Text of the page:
[PATCH] powerpc/iommu: limit number of TCEs to 512 for H_STUFF_TCE hcall

Michael Ellerman mpe at ellerman.id.au
Thu May 25 01:11:44 AEST 2023

Gaurav Batra <gbatra at linux.vnet.ibm.com> writes:
> On 5/17/23 7:19 AM, Michael Ellerman wrote:
>> Gaurav Batra<gbatra at linux.vnet.ibm.com>  writes:
>>> Hello Michael,
>>> System test hit the crash. I believe, it was PHYP that resulted in it
>>> due to number of TCEs passed in to be >512.
>> OK. It's always good to spell out in the change log whether it's a
>> theoretical/unlikely bug, or one that's actually been hit in testing or
>> the field.

> I will submit another version of the patch with some changes in the log 
> once I figure out how to Tag it for stable (as mentioned below).
>>> I was wondering about the Fixes tag as well. But, this interface, in
>>> it's current form, is there from the day the file was created. So, in
>>> this case, should I mention the first commit which created this source file?
>> If it really goes back to the origin commit, then it's probably better
>> to just say so and tag it for stable, rather than pointing to 1da177e4.

> How to do I tag it for stable? Will it be part of the "Fixes:" tag or 
> some other tag?

A stable tag is just adding in the change log:

Cc: stable at vger.kernel.org

Note *not* in the email headers, in the change log.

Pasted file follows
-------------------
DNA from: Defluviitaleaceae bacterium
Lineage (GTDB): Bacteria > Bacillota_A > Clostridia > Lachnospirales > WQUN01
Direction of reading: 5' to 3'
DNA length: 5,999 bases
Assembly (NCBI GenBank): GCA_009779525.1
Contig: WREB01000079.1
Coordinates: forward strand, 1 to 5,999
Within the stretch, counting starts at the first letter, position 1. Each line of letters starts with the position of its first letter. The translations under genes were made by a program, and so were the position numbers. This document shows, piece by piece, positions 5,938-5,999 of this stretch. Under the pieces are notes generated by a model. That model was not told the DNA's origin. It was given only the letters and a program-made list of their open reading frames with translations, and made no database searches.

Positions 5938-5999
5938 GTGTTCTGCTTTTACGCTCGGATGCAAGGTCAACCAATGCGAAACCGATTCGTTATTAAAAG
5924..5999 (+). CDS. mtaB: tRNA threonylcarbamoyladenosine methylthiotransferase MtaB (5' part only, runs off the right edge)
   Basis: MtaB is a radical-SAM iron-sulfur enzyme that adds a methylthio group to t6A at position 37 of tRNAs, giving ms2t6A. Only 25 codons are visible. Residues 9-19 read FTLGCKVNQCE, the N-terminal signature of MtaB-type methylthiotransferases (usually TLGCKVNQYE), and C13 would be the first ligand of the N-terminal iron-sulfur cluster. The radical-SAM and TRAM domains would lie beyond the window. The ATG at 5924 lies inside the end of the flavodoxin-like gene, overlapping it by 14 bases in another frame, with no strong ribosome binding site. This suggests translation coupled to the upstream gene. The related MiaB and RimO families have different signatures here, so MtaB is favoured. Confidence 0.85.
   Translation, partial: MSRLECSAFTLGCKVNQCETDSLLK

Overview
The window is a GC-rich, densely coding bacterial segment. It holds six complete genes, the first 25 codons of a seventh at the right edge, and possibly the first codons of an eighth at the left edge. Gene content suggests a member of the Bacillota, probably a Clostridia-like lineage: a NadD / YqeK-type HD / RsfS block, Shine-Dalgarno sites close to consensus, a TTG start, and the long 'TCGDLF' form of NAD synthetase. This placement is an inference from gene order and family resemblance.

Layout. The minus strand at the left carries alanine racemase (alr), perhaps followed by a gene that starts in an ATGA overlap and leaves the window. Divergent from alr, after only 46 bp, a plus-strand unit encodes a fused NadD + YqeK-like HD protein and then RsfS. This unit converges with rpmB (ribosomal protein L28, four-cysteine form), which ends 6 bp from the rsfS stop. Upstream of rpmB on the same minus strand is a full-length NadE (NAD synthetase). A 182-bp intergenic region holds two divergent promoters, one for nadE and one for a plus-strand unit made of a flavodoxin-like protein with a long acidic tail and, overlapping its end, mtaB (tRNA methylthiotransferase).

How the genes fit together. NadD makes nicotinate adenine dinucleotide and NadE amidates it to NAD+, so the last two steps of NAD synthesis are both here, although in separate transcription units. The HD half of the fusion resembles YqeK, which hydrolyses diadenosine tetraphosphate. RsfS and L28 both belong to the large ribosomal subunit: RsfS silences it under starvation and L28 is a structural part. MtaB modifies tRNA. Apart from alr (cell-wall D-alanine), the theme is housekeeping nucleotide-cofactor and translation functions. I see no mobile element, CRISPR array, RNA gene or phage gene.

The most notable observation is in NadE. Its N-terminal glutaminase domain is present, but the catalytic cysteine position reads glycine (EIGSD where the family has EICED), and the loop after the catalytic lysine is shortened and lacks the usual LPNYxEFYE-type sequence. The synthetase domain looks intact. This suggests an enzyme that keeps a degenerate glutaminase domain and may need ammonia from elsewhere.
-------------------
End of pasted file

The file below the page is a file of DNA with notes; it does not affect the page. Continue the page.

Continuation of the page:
That asks the stable kernel folks to backport the commit to all
currently active stable trees. Whereas when you use a Fixes: tag it will
be only backported to stable trees that contain the offending commit.

>> I wonder though is there something else that changed that means this bug
>> is now being hit but wasn't before? Or maybe it's just that we are
>> testing on systems with large enough amounts of memory to hit this but
>> which aren't using a direct mapping?
>  From the details in Bugzilla, it does seems like the HCALL was 
> previously taking long as well but PHYP was more relaxed about it. Now, 
> PHYP is limiting on how long can an HCALL take.
> Below are some excerpts from the Bug: 202349
> Linux is passing too many counts in H_STUFF_TCE. The higher the counts, 
> the longer the HCALL takes. From a Hypervisor perspective, we cannot 
> stop Linux from doing this or it will violate the rules in the PAPR 
> (which then would cause Linux to crash). The dispatcher team has 
> "tightened the screws" on long running HCALLs by causing this trap to 
> fire. From our discussions, they will not put the limits back where they 
> were before.

OK, that explains why it's only been noticed recently, so that's good
info. In the change log you can say something like "newer firmware has
started enforcing the limits".


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